smartphone orten software here handy ortung russland mspy auf iphone 6s Plus installieren spy cam app iphone 6s Plus handy kindersicherung internet vergleich sms spy yahoo
Skip navigation.
Home
... for greater sustainability and local resilience

Camelford forum

This is the place to introduce yourself, to describe events, to share news and to tell everyone about a good local supplier.

To add events, news or introduce yourself, just click on 'add new comment' and type in the details. To respond to an existing entry, press 'reply' at the bottom of the item and type ...

Interested in Transition so far: Mark, Claire, Helen, Julian, Gemma, Dominic

PaulS's picture

New Tesco in Camelford?

Open letter to Camelford Councillors regarding the new proposed Tesco supermarket in Camelford:

-------------------------------------------

Dear Sirs,

I read with considerable interest about these plans in the local papers.

As you will no doubt be aware, having a supermarket in the town creates various problems, such as

a) reduction in local food consumption. Supermarkets are not geared to or interested in providing local food, even if they sometimes claim to the contrary. Typically, a supermarket will stock perhaps 1% of local food and 99% of food from elsewhere and even that 1% will typically be transported from the local producers to central warehousing, cleaning and/or packaging centres.

b) reduction in local employment and skills. Although the supermarket will employ certain number of people, far greater number of people will lose their jobs through closure of local shops and local producers.

c) Supermarkets suck out the wealth out of its location and transfer it away from the locality. This contrasts sharply with local shops selling local produce, where the wealth of the community is retained with the town and actually multiplied through local trading.

Supermarkets are attractive places to shop because of their local near monopoly and the all encompassing range of products, amongst other reasons. But for the same reasons, they are also greatly destructive of local shops and producers.

However, there is a way of having a supermarket in the town and at the same time retaining existing local food sales and food production. As part of the planning process, you, the town council, can, as you are certainly aware, impose conditions on the supermarket. The one condition that would make the greatest difference to safeguarding local food production is to require the supermarket to allocate certain proportion of the floor space, say 20%, to local producers.

In practice this means that one isle would be devoted to selling local food by local producers directly to the public. The shopping experience can be seamless: shoppers can pick any item from any part of the supermarket, incl the local isle, place that in their basket and pay for the lot at the checkout. The back office then sorts out how much was sold by whom and appropriate payments made.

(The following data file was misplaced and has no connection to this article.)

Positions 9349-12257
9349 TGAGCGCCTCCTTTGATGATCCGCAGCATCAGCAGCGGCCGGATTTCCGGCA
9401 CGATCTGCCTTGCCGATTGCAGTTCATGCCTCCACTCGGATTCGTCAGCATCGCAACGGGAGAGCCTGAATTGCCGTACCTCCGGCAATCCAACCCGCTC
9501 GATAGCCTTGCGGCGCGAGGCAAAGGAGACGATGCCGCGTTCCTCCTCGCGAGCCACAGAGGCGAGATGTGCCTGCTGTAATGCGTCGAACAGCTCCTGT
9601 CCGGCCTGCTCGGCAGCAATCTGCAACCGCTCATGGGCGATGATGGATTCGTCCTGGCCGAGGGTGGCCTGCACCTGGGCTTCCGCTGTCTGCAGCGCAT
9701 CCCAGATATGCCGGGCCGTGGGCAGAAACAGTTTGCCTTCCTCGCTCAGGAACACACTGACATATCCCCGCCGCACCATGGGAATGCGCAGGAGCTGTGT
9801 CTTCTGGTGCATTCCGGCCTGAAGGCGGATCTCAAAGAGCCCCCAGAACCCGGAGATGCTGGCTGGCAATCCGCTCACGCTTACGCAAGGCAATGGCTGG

Just imagine it: a whole isle with vegetables and fruit from nearby farms and CSAs, fresh or frozen, organic or conventional meat and poultry from various local producers, bread and cakes, jams, chutneys and honey, local cheeses, local smoked or processed meats, bacon and ham, salamis and sausages, even milk, butter and eggs all from within a 20 mile radius of Camelford.

Such a facility would most certainly encourage the formation of new businesses to supply the supermarket and local people would be more than happy to buy such local produce. Such schemes already exist. This is not some kind of pie in the sky scheme, but a practical proposition to ensure that we continue to produce food locally and to consume it locally.

It is extremely important that we preserve local food production for local population. As you can observe almost every day, energy prices are going up and in the medium term they will grow tremendously. Whilst just a few years ago the UK as a whole supplied some 80% of its own energy, by 2020 that will slump to about 20%, according to Government projections, 80% having to be bought on the world market - an unsustainable and unaffordable situation with unforeseeable consequences, one of which may well be the interruption of supplies. We are collectively heading for an almighty energy crisis and it is of utmost importance that Councillors like yourselves ensure local food supply, which does not rely on just-in-time deliveries of produce from elsewhere in the country and abroad and management priorities in conflict with local needs.

The scheme I have described would do just that. Please take it seriously and adopt it.

I have previously addressed various conferences on these types of subjects, even spoken in the House of Commons to a group of MPs, and would be happy to participate in whatever discussion or consultation you maybe planning.

Best regards

Paul Sousek
email: Paul@TransitionNC.org
Cottage Farm, Jacobstow, Cornwall, EX23 0BU
Sustainable organic carbon neutral farm powered by renewable energy and the first 'SuperHome' in Cornwall (www.Superhomes.org.uk )
www.bigbarn.co.uk/marketplace/vendors/Cottage
www.TransitionNC.org (See Food Directory and Cottage Farm)
---------------------------------------

This idea is a 2nd choice after objecting to new supermarkets. It refers to Section 106 agreement (otherwise known as "planning gain": a s106 is a condition of granting planning imposed by by the local authority) being imposed on a supermarket. The supermarket where this was perviously applied had to put a specified area to local produce. I cannot remember whether it was a Waitrose or a Marks and Spencers or where it was, does anyone know as it is a useful precedent to know?